Swiss explore CO2 emissions trading

Parliament is debating how to cut greenhouse gas emissions Keystone

The government is rethinking its policy on cutting greenhouse gas emissions after being told it will not meet its 2010 targets.

This content was published on April 23, 2004

One likely option is the introduction of a fuel tax; another possibility is the establishment of a national emissions trading scheme (ETS).

Earlier this month the environment agency told the government that existing measures would not reduce CO2 emissions to ten per cent below 1990 levels.

A tax on fuel now seems inevitable, but the Swiss are also looking into setting up an emissions trading platform similar to a European Union scheme, which is due to start in January 2005.

Firms which exceed emissions targets will be allowed to sell “pollution credits” to those who don’t.

Plans for a similar trading system in Switzerland are underway but are unlikely to become a reality before 2006 at the earliest, according to the environment agency.

“There’s not much awareness among Swiss industry of the possibilities connected to emissions trading,” Andrea Burkhardt of the Swiss environment agency told swissinfo. “It’s a very new instrument and the debate is stuck at an early stage.”

“Of course emissions trading does not replace carbon dioxide measures, but it enables companies to achieve given CO2 targets at a low cost.”

British model

Of particular interest to the Swiss is Britain, which has operated the world’s first national ETS since 2002.

At a meeting in Zurich this week, organised by the British embassy, government and industry representatives heard about Britain’s experiences.

Under the Kyoto Protocol, Britain is committed to reducing greenhouse gases to 12.5 per cent below 1990 levels by 2008-12.

However, the government has set a much more ambitious target of 20 per cent. A recent report even outlined a long-term target of a 60 per cent reduction by 2050.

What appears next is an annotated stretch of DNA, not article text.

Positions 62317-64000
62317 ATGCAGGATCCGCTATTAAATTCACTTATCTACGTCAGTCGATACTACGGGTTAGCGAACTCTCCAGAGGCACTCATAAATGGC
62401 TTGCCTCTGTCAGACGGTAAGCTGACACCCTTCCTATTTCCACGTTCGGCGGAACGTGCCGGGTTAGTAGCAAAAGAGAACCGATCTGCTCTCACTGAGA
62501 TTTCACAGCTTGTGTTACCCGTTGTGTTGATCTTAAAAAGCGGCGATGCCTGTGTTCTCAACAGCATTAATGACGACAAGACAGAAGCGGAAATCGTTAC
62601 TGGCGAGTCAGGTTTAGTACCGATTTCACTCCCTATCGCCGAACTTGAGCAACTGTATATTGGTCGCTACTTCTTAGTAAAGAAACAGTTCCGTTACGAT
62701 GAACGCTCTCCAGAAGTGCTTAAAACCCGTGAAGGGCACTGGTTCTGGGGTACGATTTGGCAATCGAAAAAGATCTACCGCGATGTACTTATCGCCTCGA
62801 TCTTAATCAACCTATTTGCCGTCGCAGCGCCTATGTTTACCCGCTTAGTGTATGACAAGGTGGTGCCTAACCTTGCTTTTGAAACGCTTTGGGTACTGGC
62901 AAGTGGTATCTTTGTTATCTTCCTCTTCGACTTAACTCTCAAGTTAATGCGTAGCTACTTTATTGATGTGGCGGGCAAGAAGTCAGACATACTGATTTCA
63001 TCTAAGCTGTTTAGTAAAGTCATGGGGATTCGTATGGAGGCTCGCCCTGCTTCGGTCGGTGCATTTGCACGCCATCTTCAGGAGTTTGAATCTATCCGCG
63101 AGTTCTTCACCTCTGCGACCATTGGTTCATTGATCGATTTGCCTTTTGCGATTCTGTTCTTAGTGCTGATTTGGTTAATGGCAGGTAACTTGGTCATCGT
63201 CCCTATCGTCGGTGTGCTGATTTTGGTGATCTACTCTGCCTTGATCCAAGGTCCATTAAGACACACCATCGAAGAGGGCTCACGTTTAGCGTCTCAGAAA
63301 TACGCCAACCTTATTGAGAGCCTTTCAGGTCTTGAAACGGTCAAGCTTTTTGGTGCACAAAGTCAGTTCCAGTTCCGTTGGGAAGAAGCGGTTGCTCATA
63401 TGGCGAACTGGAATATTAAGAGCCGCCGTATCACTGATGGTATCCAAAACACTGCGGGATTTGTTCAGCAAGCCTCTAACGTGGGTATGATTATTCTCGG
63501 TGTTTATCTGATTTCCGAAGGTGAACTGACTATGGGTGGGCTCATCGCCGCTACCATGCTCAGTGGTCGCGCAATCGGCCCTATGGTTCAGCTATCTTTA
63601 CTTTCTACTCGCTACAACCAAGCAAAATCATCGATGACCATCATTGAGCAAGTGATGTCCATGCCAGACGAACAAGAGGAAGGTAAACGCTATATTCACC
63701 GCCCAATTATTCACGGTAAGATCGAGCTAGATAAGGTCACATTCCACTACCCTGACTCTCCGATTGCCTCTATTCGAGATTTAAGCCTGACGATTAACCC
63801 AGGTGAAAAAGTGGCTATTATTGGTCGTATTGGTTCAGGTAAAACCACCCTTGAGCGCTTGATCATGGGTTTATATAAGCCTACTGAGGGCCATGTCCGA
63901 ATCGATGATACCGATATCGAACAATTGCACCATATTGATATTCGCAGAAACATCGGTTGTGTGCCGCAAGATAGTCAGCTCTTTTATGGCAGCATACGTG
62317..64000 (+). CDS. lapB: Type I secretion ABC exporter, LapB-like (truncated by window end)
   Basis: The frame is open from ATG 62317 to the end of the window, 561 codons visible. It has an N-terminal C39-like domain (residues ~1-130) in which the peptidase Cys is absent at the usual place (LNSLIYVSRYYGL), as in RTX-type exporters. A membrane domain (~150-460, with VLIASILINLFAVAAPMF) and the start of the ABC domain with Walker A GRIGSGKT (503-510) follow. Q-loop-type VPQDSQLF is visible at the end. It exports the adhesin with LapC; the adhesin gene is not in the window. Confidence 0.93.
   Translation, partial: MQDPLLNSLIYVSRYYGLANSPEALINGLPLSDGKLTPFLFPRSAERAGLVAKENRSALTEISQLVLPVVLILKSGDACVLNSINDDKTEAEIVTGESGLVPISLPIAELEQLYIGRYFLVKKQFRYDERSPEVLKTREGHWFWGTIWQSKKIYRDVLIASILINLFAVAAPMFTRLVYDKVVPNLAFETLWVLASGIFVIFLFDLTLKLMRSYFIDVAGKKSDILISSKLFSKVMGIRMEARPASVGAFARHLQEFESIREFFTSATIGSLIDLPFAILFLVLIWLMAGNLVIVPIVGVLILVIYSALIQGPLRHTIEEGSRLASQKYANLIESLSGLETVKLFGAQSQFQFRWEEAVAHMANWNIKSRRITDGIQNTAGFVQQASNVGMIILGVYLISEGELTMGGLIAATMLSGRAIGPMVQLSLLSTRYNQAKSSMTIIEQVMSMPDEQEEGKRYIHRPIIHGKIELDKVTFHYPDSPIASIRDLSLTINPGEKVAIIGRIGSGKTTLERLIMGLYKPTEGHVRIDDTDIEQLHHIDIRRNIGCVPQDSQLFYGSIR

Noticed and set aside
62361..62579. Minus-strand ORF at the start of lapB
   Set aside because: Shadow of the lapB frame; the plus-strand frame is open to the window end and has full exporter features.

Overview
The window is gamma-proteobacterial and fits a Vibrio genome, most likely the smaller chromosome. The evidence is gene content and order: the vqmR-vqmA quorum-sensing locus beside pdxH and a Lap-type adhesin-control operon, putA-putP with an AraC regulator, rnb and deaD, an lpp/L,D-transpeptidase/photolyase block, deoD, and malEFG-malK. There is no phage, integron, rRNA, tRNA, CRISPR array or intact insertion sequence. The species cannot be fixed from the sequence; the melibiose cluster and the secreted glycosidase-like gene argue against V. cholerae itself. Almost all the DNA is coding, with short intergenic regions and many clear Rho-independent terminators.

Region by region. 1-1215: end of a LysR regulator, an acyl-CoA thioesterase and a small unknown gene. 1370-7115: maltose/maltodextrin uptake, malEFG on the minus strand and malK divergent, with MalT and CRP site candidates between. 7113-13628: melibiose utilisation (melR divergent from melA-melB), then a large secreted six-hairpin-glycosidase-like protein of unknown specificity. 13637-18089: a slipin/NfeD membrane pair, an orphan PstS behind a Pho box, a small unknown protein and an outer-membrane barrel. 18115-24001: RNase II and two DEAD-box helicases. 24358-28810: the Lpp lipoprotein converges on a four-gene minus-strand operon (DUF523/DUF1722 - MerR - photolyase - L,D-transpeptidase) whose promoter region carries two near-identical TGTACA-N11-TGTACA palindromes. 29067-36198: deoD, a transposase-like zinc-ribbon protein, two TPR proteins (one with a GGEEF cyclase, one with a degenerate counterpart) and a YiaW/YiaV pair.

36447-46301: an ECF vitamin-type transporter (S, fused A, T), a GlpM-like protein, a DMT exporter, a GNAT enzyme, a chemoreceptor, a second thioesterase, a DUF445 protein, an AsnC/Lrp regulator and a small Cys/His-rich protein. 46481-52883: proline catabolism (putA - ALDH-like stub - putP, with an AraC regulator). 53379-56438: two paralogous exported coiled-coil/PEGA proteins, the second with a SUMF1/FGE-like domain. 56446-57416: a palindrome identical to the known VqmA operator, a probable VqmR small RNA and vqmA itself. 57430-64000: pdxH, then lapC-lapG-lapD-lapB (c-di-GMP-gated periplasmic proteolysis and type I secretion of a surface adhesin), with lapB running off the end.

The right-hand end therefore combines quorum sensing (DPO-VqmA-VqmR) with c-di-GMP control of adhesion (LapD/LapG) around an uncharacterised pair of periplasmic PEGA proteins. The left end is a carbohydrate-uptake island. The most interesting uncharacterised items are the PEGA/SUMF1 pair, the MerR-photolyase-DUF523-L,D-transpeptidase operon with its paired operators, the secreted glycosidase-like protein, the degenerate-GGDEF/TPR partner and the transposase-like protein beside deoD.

Britain’s pioneering scheme, which started in April 2002, committed companies to reducing CO2 emissions by almost four million tons by 2006. Participants achieved that level in the first year alone.

EU scheme

Burkhardt said that it would eventually be in Switzerland’s interest to link up with the EU scheme.

“We don’t know how many market players we will have and there’s a danger of market power being exercised by big players. So if we could link up the system and open it up, we would also give Swiss entities the chance to buy and sell at the best prices.”

She added that Switzerland could follow Britain’s lead, for example in offering tax exemptions against CO2 targets.

Greg Dunne of Less Carbon, which advises organisations on greenhouse gas management, said energy efficiency was in a company’s own interest.

“You always make money in reducing your greenhouse gas emissions because you use less energy,” he said. “You invest money but you get it back in reduced energy costs. People in the ETS have saved a fortune.”

Trading system

If Switzerland subsequently embarks on a national trading emissions system, it will raise of host questions: how will carbon dioxide cuts be allocated across the industry; and how will greenhouse gas emissions be noted in company accounts?

In the EU scheme, power companies are included whereas the British trading scheme is open to all sectors of the economy except transport and power sectors.

Like many experts, Burkhardt believes that the issue of carbon trading is here to stay.

“It is a fact that carbon exposure is becoming an asset and companies have to be aware of this exposure because at the end of the day it will reflect on their share prices or the whole corporate value.”

All this presupposes that the Kyoto Protocol will eventually enter into force.

“There is no Plan B,” said Chris Leigh from Britain’s department for environment, food and rural affairs.

swissinfo, Vincent Landon

Key facts

The Kyoto Protocol was signed in 1997 by more than 180 countries.
It binds industrialised countries to cut greenhouse gas emissions.
The US – the world’s biggest polluter – has refused to ratify Kyoto.
Russia’s ratification would lift the total percentage of CO2 emissions over the 55 per cent threshold, bringing the protocol into force.

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In brief

Switzerland has pledged to cut carbon dioxide emissions to 10% below 1990 levels by 2010.

But existing measures will only cut emissions by 3.8%, says the Swiss environment agency.

Under existing laws, Switzerland must reduce consumption of all heating fuels by 15% and motor fuels by 8%.

The government is expected to decide by the end of April what sort of fuel tax it will introduce.

Market analysts have predicted that trading of pollution credits across the EU could be worth more than €7 billion (SFr10.9 billion) a year by 2007.

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